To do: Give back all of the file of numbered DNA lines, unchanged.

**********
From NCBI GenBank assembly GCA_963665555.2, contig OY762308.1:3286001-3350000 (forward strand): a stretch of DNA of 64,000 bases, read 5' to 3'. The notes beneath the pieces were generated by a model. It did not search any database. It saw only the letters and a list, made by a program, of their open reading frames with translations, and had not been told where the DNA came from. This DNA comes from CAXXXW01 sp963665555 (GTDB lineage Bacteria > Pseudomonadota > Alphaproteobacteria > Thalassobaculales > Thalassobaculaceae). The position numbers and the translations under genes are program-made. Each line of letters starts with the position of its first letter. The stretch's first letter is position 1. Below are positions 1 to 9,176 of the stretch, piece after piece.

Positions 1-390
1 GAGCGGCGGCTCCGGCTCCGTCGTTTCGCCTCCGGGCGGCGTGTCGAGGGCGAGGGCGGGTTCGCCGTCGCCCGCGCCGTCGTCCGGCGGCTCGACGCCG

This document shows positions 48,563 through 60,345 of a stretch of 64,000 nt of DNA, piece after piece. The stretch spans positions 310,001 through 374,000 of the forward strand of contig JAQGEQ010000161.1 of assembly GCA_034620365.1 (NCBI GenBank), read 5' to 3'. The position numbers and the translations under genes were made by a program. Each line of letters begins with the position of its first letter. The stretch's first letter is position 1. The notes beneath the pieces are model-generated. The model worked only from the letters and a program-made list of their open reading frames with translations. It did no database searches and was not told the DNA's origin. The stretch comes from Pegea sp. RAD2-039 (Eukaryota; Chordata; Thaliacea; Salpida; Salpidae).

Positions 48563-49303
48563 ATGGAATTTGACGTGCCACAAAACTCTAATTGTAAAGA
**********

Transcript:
From NCBI GenBank assembly GCA_963665555.2, contig OY762308.1:3286001-3350000 (forward strand): a stretch of DNA of 64,000 bases, read 5' to 3'. The notes beneath the pieces were generated by a model. It did not search any database. It saw only the letters and a list, made by a program, of their open reading frames with translations, and had not been told where the DNA came from. This DNA comes from CAXXXW01 sp963665555 (GTDB lineage Bacteria > Pseudomonadota > Alphaproteobacteria > Thalassobaculales > Thalassobaculaceae). The position numbers and the translations under genes are program-made. Each line of letters starts with the position of its first letter. The stretch's first letter is position 1. Below are positions 1 to 9,176 of the stretch, piece after piece.

Positions 1-390
1 GAGCGGCGGCTCCGGCTCCGTCGTTTCGCCTCCGGGCGGCGTGTCGAGGGCGAGGGCGGGTTCGCCGTCGCCCGCGCCGTCGTCCGGCGGCTCGACGCCG

This document shows positions 48,563 through 60,345 of a stretch of 64,000 nt of DNA, piece after piece. The stretch spans positions 310,001 through 374,000 of the forward strand of contig JAQGEQ010000161.1 of assembly GCA_034620365.1 (NCBI GenBank), read 5' to 3'. The position numbers and the translations under genes were made by a program. Each line of letters begins with the position of its first letter. The stretch's first letter is position 1. The notes beneath the pieces are model-generated. The model worked only from the letters and a program-made list of their open reading frames with translations. It did no database searches and was not told the DNA's origin. The stretch comes from Pegea sp. RAD2-039 (Eukaryota; Chordata; Thaliacea; Salpida; Salpidae).

Positions 48563-49303
48563 ATGGAATTTGACGTGCCACAAAACTCTAATTGTAAAGA